Here’s a sample of tried-and-true job application tips that have helped many of my federal clients advance.
*Remember that employers don’t hire people; they hire applications. No matter how impressive your credentials are, they won’t help you land your next job if they are not conveyed in clear and compelling terms on your application.
*Get a second opinion. To objectively evaluate how well your application comes across to others, show it to others and ask for their opinions.
*Even if your hiring managers know you, assume they have no prior knowledge of your work. Even if you are the “inside” applicant, treat your quest for your target job as seriously as you would if you were an outsider. Managers at your organization probably remember less of your achievements than you think they do. And if you demonstrate a cavalier attitude, you will likely be upstaged by more serious, prepared applicants.
*Research your target organizations. Hiring managers are almost always more impressed by applicants who recognize and show enthusiasm for an organization’s uniqueness than to applicants who are obviously desperate to land just any job.
Show your fire-in-the-belly for your target organization when you answer common interview questions such as, “Why do you want to work here?” Prepare by reviewing your target organization’s Web site, recent press releases, and relevant news reports. If you’re applying to another federal agency, check your target agency’s ratings on the Partnership for Public Service’s www.bestplacestowork.org.
*Prepare for interviews. Politicians don’t go into debates cold, expecting to wing their answers. They prepare by anticipating likely questions, developing answers and role-playing with trusted advisers.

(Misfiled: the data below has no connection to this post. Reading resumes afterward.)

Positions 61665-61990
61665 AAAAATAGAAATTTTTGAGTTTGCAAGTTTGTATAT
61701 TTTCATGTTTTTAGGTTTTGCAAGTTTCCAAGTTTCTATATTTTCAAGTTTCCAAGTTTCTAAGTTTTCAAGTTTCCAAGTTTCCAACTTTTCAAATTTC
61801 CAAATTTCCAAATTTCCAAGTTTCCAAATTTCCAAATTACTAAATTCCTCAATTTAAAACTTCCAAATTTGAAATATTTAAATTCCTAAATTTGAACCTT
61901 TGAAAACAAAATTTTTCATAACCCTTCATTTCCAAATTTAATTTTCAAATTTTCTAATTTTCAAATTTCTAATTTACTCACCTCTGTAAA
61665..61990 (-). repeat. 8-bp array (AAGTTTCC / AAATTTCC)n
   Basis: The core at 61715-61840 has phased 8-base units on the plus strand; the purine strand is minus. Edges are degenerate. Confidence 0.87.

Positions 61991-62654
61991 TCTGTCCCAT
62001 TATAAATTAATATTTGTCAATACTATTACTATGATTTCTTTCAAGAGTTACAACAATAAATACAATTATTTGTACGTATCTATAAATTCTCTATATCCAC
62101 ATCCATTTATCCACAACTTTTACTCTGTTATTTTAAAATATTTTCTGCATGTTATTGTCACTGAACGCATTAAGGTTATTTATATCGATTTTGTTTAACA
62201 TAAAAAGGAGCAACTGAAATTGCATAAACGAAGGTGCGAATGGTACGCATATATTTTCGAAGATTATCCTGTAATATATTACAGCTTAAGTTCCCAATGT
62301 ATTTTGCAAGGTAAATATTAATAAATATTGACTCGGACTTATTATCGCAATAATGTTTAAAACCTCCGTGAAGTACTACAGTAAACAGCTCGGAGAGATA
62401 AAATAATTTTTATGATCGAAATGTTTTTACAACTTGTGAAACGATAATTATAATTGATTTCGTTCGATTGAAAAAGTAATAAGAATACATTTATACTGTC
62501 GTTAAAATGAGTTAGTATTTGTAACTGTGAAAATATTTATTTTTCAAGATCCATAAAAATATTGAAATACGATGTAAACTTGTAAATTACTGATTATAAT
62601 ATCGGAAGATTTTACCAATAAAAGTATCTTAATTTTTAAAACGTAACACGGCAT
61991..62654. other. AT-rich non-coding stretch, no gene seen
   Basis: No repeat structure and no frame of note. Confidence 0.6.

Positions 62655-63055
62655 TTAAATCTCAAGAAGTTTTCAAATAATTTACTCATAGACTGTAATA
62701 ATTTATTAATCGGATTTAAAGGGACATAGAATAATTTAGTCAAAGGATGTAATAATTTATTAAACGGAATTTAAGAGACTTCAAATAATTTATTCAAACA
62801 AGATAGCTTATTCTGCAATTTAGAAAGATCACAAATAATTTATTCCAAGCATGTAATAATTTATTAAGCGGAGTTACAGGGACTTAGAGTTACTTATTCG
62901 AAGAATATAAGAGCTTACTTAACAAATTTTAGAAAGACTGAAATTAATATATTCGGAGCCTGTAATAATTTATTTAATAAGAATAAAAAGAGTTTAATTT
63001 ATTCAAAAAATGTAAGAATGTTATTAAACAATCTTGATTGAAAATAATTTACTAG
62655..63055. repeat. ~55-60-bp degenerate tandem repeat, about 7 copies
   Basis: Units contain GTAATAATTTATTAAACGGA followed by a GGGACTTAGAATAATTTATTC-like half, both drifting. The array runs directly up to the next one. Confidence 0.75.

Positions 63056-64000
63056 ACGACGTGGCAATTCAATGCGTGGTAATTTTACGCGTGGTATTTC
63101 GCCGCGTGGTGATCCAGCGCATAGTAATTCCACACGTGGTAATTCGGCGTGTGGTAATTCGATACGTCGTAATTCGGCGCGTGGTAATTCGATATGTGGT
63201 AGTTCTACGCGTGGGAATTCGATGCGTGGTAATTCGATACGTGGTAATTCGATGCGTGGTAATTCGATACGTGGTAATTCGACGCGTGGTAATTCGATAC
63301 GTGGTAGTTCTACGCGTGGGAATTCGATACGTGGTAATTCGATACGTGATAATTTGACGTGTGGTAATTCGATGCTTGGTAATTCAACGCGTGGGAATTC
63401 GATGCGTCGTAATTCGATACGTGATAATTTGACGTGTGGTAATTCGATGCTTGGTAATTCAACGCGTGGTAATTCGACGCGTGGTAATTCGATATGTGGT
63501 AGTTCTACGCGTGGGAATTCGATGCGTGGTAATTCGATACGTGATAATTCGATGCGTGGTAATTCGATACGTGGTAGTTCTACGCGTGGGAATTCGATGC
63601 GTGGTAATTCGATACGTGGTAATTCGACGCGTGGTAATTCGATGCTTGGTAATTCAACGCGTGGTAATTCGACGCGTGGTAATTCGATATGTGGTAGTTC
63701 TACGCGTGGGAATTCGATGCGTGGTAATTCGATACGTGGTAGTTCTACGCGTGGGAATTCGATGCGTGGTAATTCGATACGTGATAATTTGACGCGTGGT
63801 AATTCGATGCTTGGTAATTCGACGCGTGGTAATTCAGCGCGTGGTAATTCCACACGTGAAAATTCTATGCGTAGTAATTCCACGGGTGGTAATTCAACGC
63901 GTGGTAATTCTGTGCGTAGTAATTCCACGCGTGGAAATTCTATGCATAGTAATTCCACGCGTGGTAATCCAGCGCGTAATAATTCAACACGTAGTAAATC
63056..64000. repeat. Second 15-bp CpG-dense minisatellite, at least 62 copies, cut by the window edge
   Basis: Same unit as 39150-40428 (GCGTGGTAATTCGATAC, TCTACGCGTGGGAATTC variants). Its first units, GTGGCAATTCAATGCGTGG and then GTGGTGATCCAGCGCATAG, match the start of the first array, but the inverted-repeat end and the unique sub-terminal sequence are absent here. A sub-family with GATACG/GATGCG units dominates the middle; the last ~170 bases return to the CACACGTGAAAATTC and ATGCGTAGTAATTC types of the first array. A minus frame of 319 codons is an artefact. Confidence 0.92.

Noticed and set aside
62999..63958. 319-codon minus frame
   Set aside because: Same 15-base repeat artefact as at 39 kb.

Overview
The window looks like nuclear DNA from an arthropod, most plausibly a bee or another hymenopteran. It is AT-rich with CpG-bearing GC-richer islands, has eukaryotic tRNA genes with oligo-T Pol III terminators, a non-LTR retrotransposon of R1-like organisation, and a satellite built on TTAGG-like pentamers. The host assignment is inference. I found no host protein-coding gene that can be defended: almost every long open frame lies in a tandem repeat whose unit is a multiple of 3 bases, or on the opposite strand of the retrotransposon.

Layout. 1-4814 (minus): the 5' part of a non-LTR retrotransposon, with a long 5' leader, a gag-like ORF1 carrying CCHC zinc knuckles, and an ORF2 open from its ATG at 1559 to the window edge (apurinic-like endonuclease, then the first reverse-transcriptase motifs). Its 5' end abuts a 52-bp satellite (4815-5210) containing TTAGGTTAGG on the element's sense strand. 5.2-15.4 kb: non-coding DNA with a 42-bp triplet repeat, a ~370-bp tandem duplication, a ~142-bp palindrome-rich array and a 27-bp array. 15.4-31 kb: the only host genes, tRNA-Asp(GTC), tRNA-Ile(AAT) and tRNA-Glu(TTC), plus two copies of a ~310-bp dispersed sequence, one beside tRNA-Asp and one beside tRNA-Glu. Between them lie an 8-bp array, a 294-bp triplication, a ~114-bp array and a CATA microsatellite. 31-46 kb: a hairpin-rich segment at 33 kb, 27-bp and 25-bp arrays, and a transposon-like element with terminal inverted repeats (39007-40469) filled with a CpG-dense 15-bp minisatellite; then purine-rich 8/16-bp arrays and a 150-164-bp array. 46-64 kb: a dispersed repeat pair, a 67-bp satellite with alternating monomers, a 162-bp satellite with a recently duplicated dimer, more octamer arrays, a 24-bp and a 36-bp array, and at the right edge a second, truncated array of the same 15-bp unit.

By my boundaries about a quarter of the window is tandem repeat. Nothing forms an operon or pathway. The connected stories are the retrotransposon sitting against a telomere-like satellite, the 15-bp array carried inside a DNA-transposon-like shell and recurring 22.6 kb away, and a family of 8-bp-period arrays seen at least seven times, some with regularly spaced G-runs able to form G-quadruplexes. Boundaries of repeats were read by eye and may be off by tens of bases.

You should prepare similarly before job interviews: Anticipate likely interview questions with your trusted advisers and then prepare answers to them. Also, role-play the interview; the more advisers you practice with, the better. Each of your advisers will probably correctly predict different interview questions and give you different but valid feedback on your answers.
A case in point: I know someone who has excellent credentials, including a doctorate from Yale University and a well-received book on environmental issues, but who nevertheless repeatedly failed to turn her job interviews into job offers. Then, the night before her most recent interview, she called me in a panic, asking for last-minute suggestions on how to prepare for the interview. During our conversation, she assured me that she had reviewed common interview questions. But when she admitted that she had never role-played for a job interview, and therefore had never received feedback on her answers and interview style, I encouraged her to role-play for the interview with her husband that night. The result: She got the job.
*Exploit the principle, “Actions speak louder than words.” Give each of your interviewers your success portfolio, which should feature labeled selections of relevant documents that reflect your productivity. These documents should include your résumé together with some of the following, as appropriate: your academic transcripts; recent annual reviews and awards; praising e-mails; printouts of Web sites, speeches or PowerPoint presentations you helped create; published articles or newsletters or annual reports that feature your contributions; samples of your artwork; or photos of products you helped produce.
*Send post-interview thank-you letters. Immediately after you get home from your interview — even before you take off your uncomfortable interview outfit and toss back a cold one — write a thank-you letter to your interviewer. Your letter should confirm your interest in the position, cite several ways that you could contribute to the organization and mention several appealing aspects of your target position and organization. Proofread your letter, and then send it overnight delivery. A thank-you letter stands out more than an e-mail. And an overnight letter that arrives right away will score more points than one that arrives even one day later.
— Lily Whiteman is a public affairs officer at the National Science Foundation and author of “How to Land a Top-Paying Federal Job.’’ Her Web site is IGotTheJob.net. The views expressed in this column do not necessarily represent the views of the National Science Foundation.